Does money equal corruption?
Illinois State Senator Steve Rauschenberger launched a bid for the state’s governor’s office by claiming that incumbent Governor Rod Blagojevich is corrupt because of his campaign fund.
"Anybody who's amassed $15 million -- more than $7 million of it from connected contractors -- is giving off an appearance of corruption," Rauschenberger said. "I don't think anybody has a reasonable need for $15 million in this process. . . . I think he is corrupt."
I don’t know if Rauschenberger is on to something here or not, but it is obvious the money plays an increasingly more important role in elections today.
Since it’s fairly easy to find in multiple places (Center for Responsive Politics is one) let’s look at the role of money in the 2004 presidential race. Bush and Kerry spent more than $700 million in the run-up to the election, nearly three times the total spent by Bush and Gore in the 2000 campaign, making 2004 the most expensive campaign in American history. But, that doesn’t begin to capture the true amounts spent. Issue groups – such as the Swift Boat Veterans for Truth – and the local, state and national parties each spent millions more.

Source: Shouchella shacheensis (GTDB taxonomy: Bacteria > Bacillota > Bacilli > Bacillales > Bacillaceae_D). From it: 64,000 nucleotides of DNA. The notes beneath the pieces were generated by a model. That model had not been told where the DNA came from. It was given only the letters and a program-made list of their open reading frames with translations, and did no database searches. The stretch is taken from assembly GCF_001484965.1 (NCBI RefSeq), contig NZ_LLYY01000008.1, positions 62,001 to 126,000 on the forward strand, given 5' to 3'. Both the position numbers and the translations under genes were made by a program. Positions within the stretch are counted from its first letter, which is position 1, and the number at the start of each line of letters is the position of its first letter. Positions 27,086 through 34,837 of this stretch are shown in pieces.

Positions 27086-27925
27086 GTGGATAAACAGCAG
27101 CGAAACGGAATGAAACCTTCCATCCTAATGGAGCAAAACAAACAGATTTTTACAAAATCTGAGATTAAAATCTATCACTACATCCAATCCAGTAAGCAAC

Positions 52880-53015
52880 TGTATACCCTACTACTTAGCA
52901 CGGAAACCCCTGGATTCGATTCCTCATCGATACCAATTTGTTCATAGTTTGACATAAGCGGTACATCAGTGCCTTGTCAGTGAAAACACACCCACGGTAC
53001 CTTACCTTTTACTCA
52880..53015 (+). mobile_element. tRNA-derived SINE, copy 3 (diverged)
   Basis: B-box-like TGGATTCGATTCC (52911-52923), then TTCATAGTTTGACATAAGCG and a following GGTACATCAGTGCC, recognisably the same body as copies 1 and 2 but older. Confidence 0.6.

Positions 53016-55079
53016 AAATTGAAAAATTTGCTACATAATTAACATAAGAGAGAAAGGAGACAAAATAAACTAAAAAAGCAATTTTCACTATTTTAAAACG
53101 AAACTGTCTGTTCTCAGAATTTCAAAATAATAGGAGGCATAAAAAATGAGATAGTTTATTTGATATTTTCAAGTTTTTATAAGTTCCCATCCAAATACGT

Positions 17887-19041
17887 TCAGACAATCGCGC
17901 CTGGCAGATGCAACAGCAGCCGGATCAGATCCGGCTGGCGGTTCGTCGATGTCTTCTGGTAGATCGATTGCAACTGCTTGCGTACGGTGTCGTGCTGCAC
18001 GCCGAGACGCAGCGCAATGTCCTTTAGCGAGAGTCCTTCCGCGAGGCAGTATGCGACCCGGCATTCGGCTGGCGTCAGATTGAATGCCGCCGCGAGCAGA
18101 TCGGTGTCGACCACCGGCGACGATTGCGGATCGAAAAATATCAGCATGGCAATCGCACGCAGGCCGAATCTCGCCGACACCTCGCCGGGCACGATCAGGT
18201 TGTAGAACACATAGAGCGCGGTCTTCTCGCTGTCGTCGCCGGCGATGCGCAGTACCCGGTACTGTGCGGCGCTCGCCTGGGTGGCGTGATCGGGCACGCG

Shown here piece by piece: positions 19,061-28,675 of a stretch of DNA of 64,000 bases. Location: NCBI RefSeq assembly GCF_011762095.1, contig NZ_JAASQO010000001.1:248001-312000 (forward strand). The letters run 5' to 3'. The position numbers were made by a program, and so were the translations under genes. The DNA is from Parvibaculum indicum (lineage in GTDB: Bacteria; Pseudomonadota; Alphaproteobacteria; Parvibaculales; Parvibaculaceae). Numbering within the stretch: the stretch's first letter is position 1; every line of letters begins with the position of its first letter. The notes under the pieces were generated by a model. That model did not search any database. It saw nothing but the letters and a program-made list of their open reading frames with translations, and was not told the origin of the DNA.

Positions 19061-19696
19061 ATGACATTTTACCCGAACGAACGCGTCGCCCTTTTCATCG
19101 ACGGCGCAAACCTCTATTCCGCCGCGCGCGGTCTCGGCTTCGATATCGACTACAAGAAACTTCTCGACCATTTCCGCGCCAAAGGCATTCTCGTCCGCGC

I’m losing track of the dollar amount here, but let’s just say that conservatively for the US presidential elections the campaigns, parties, and issue groups raised and spent in excess of $1 billion. Not only would that money help fix our nation’s schools, prevent hunger in the US, or provide every child health insurance, it also means that there was a lot of fundraising going on during, before and even after the election.
This money comes from somewhere and far too often those who donate it, especially corporate interests, want something in return. Does this make Gov. Blagojevich corrupt? Not in and of itself. Does it mean that we need to do something to get money out of politics? Absolutely.